And he doesn’t care if they are Mormons, Catholics or adherents of any other faith. The law is the law.
On several occasions, Sandstrom said, he has shared his legislative proposals on illegal immigration with LDS officials.
“Not one of them told me to ‘cease and desist,’ ” he said. “I’ve been told to do what I feel is right for the state and my constituents.”
Garcia has, again, a different perspective.
No, the LDS Church has not come out as strongly against these anti-immigration measures as the Catholics or the Evangelical Association, he said. Behind the scenes, however, Mormon leaders “do not support such draconian efforts.”
Mormon conservatives seem to feel that not only is the United States being invaded by foreigners, but also their homes, their churches and their congregations, he said. “But the Latter-day Saint who sees the work of the church as becoming a global faith are not running around complaining about immigrants.”
Utah Catholics say ‘No’ to Arizona Law
Bishop John C. Wester, leader of the Roman Catholic Diocese of Salt Lake City, spoke out Thursday against Arizona’s anti-immigration bill.
“I am very disappointed that Arizona SB1070 was passed,” said Wester, chairman of the U.S. Conference of Catholic Bishops’ Committee on Migration and a longtime advocate of immigration reform, in a prepared statement.
“This law does not solve the problem but it does highlight the frustration of the states at the failure of the federal government to enact comprehensive immigration reform,” he said. “This law continues the current policy of enforcement only without any consideration of human issues, such as family unity. Immigrants contribute to our country and many live in mixed-status families. This legislation has increased their fear that their families will be torn apart.”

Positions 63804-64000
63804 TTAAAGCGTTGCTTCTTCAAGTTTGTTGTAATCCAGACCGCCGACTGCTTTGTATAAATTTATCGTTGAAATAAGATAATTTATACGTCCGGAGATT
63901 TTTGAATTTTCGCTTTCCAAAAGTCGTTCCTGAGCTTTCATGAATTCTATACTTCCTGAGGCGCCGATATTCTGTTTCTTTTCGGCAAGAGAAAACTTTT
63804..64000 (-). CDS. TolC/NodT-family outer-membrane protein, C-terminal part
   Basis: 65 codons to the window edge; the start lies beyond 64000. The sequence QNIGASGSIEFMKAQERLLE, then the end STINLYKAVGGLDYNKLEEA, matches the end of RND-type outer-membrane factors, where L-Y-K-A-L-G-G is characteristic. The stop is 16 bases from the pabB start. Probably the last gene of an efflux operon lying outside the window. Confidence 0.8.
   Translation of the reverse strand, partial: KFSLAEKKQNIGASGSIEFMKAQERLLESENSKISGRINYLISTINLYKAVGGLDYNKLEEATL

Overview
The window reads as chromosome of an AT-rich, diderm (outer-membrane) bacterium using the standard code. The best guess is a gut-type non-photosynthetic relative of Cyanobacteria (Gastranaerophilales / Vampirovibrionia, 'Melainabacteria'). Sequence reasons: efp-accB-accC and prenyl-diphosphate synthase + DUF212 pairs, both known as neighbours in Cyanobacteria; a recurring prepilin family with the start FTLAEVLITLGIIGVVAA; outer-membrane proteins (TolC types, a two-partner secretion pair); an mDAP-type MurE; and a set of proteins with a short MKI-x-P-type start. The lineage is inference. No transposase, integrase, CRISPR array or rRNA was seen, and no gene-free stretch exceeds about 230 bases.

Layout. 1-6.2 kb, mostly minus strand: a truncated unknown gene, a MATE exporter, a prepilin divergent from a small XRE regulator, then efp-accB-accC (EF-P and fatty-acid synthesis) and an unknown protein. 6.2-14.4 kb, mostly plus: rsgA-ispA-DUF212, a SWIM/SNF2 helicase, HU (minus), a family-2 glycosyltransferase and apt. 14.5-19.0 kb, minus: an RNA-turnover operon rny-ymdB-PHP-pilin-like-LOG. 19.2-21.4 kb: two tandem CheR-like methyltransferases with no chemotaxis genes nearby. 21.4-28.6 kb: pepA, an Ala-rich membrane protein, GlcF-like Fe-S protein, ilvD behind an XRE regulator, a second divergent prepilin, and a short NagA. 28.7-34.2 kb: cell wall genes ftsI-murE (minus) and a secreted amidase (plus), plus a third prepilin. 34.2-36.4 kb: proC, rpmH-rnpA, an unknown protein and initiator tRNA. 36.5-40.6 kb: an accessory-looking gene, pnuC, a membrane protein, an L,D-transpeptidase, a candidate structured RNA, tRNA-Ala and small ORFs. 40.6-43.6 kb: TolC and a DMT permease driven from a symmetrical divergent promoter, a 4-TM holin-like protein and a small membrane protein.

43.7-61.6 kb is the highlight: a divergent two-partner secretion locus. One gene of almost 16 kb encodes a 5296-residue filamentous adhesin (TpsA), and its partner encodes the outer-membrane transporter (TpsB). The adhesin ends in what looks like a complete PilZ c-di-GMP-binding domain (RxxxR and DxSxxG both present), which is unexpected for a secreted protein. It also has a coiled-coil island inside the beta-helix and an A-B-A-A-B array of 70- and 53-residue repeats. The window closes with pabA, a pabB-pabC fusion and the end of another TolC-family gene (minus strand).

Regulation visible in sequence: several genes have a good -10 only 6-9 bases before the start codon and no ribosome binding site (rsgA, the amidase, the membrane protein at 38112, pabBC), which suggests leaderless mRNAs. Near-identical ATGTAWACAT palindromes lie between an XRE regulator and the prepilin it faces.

In addition, Wester said, “by granting broad leeway to law enforcement officials to arrest someone on a very low legal standard, including the color of their skin or their accent, I foresee the strong possibility of racial profiling.”
The bishop, leader of Utah’s 300,000 Catholics, two-thirds of whom are Latinos, reiterated the church’s emphasis on the human dignity of all persons.
“Immigrants are human beings who share our values and who dream of a better life for themselves and their families,” Wester said. “They are not criminals, as this law defines them, even if they are here without papers.”
Immigration is a “complex issue,” he said. “Comprehensive immigration reform, which addresses not only enforcement provisions but also temporary work visas, orderly entrance and exit provisions, and human provisions, is the only solution.”
This week, Dee Rowland, head of the Salt Lake City diocese’s Peace and Justice Commission, encouraged Catholics to contact Utah’s congressional delegation to “remind them of their responsibility to pass comprehensive federal reform.”
In meetings with the delegation, Rowland said in the diocesan bulletin, “we heard that they understand the need for reform but they still feel they have not heard from enough proponents.”
By Peggy Fletcher Stack